— Jennifer D. Crumpton, author of Femmevangelical

Also by Melanie Springer Mock

The Spirit of Adoption: Writers on Religion, Adoption, Faith, and More

The Spirit of Adoption: Writers on Religion, Adoption, Faith, and More

Cascade Books, 2014

Melanie Springer Mock, Editor

The Spirit of Adoption explores many of the complexities inherent in adoption and its relationship to spirituality, challenging us to move beyond the common mythologies about adoption to consider the more difficult questions adoption raises about the nature of God, family, culture, loss, and joy.

Rather than hearing from experts in adoption, this collection uses the narratives of birth parents, adoptive parents, and adoptees themselves, bearing witness to the ways adoption shapes its participants’ spiritual lives. By allowing others to narrate their spiritual journeys through adoption, we hope to proclaim that adoption can be a wonderful, powerful, hopeful experience, and one that is difficult, painful, despairing–and that these paradoxes of adoption might be held together in God’s hand.

Order here on Amazon.

Just Moms, Book Cover

Just Moms

Barclay Press, 2011

Melanie Springer Mock, Co-Editor

Conveying the principles and the practice of justice to young children is no small task. In this poignant, honest, and sometimes witty collection of stories, 27 women share their adventures and misadventures modeling social-justice principles for their children and communities.

Just Moms is about moms bending their own rules and redefining success as they work to raise kids who value peace, equality, truth, simplicity, and love. This book is for you if: You teach nonviolence but your preschooler has shot you with a gun fashioned out of a stick; You try to practice contentment but have found yourself drained by the demands of raising special-needs children; or You believe in simplicity but have let your kids cajole you into increasing their collection of useless trinkets.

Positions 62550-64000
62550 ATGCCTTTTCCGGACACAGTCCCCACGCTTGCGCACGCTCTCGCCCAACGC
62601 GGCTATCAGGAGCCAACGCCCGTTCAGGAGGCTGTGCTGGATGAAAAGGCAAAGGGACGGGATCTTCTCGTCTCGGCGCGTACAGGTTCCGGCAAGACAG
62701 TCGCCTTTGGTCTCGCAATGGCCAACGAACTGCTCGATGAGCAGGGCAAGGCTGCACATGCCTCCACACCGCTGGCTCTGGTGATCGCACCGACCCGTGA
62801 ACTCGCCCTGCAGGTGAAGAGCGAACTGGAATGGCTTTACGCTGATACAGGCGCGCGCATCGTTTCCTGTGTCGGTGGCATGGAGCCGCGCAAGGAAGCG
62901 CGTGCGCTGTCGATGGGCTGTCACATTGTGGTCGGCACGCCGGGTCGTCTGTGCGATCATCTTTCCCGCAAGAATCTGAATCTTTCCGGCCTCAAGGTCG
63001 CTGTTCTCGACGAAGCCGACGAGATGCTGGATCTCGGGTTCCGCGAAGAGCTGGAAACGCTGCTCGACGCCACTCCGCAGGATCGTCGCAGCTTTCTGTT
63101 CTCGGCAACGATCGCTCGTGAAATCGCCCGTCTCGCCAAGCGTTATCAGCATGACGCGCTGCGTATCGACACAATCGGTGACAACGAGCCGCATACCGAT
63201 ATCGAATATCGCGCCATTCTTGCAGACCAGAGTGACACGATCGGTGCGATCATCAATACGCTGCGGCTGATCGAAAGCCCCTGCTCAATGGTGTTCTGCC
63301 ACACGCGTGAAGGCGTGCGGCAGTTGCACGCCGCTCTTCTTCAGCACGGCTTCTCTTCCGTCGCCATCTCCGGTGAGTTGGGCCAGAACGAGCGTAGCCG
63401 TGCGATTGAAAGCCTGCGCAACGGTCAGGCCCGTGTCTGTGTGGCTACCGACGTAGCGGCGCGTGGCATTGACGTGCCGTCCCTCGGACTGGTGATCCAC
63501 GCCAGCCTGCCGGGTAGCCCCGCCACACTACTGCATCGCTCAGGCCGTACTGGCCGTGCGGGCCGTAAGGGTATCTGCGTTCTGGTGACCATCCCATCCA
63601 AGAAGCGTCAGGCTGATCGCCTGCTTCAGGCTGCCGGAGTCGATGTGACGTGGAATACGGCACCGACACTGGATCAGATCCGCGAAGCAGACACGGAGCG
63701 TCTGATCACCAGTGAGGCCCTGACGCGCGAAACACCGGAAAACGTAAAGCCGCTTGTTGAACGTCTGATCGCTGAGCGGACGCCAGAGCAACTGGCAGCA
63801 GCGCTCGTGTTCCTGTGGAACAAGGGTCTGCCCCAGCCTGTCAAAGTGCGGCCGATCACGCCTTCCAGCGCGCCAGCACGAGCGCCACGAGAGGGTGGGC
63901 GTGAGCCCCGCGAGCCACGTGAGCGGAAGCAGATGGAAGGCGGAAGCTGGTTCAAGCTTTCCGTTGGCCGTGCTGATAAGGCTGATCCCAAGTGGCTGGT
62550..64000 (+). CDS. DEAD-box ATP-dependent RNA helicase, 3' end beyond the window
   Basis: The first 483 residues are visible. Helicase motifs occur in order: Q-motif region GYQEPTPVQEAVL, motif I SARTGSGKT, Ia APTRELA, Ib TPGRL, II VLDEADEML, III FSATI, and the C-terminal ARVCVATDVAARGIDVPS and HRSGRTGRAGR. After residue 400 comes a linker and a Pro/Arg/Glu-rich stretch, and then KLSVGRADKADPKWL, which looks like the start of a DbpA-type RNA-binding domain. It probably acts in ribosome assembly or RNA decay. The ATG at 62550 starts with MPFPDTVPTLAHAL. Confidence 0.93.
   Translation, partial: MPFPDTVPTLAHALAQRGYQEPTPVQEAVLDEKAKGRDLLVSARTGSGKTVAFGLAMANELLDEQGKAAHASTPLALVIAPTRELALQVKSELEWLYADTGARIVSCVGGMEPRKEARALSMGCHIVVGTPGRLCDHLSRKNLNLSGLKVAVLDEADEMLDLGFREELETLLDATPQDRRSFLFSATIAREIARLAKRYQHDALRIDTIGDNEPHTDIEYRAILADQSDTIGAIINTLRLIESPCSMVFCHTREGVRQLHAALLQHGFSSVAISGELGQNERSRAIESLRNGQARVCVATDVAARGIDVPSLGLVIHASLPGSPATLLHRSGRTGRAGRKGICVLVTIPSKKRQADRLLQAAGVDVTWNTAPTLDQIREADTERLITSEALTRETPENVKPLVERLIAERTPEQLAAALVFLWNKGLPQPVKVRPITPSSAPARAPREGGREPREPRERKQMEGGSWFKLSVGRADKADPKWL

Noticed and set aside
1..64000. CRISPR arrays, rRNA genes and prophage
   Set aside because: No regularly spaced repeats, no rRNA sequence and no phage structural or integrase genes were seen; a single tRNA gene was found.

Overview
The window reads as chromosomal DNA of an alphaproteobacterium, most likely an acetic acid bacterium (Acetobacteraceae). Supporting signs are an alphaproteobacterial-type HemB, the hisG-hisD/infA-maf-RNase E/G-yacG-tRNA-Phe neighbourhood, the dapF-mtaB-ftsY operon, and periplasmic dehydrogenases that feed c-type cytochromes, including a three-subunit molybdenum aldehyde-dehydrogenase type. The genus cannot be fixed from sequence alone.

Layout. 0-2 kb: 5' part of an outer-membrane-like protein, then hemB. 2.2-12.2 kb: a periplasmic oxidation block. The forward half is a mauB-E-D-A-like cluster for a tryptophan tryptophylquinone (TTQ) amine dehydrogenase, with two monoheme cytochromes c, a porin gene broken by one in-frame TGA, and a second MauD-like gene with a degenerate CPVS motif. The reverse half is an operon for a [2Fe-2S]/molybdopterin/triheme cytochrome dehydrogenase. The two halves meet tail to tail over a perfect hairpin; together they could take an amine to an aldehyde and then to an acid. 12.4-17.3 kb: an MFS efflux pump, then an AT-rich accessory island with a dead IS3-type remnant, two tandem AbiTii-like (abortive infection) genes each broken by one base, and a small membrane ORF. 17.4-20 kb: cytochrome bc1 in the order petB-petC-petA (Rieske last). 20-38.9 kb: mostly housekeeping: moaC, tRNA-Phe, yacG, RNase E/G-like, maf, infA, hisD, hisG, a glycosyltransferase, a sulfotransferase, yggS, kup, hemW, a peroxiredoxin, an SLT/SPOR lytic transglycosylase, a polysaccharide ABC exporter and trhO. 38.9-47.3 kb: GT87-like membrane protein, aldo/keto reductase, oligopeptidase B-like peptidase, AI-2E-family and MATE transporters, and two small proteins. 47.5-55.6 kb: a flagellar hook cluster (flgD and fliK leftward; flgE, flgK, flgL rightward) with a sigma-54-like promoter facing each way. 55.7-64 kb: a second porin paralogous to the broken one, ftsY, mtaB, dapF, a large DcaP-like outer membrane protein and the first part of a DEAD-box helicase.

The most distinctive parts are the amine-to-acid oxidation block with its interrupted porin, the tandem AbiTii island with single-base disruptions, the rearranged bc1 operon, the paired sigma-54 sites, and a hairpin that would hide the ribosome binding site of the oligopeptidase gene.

Order here on Amazon.

Writing Peace: The Unheard Voices of Great War Mennonite Objectors

Writing Peace: The Unheard Voices of Great War Mennonite Objectors

Pandora Press, 2003

Melanie Springer Mock, Author

For the first time, Mock reveals the diaries of several Mennonite conscientious objectors from the First World War. This edition uses historical, biographical, and literary approaches to understand these diaries and their significant role in telling the historical narrative of the Mennonites and of wartime in America. Melanie SpringerMock’s first book is #40 in the Studies in Anabaptist and Mennonite History Series.

“Writing Peace presents an extremely readable and digestible account of this slice of American history, as seen through the eyes and words of four young Mennonite men. This is my kind of history—’the facts’ presented in a vibrant, accessible style that can appeal to anyone.” – Sara J. Keckeisen writing in Mennonite Life

Order here on Amazon.

Also by Kendra Weddle

Preaching On the Plains book cover

by Kendra Weddle
UPA, 2007

Preaching on the Plains is about women unknown or almost forgotten. By sharpening the focus on rural Methodist pulpits during the Dust Bowl and World War II, this study brings to life women who preached and provided leadership when Kansas faced one of its most difficult eras. What propelled these women to step into roles usually deemed appropriate only for men and how did their congregations respond to their initiative?

At the center of this hidden history is Mabel Madeline Southard, a vanguard evangelist who sought ecclesial equality in 1920 and 1924 at the Methodist Church’s quadrennial meetings. Additionally, she protested against alcohol with Carry Nation in the famous Topeka raid, worked on the Woman’s Christian Temperance Union lecture circuit, and formed an international organization for women preachers. Others also stepped forward, meeting the needs of struggling congregations and thereby prompting congregants and the church to reexamine the assumptions made about women in the pulpit. Against a backdrop of Kansas and Methodist histories, Professor Weddle Irons reveals ten brave women, each with a unique message and calling, each no longer forgotten. Order here on Amazon.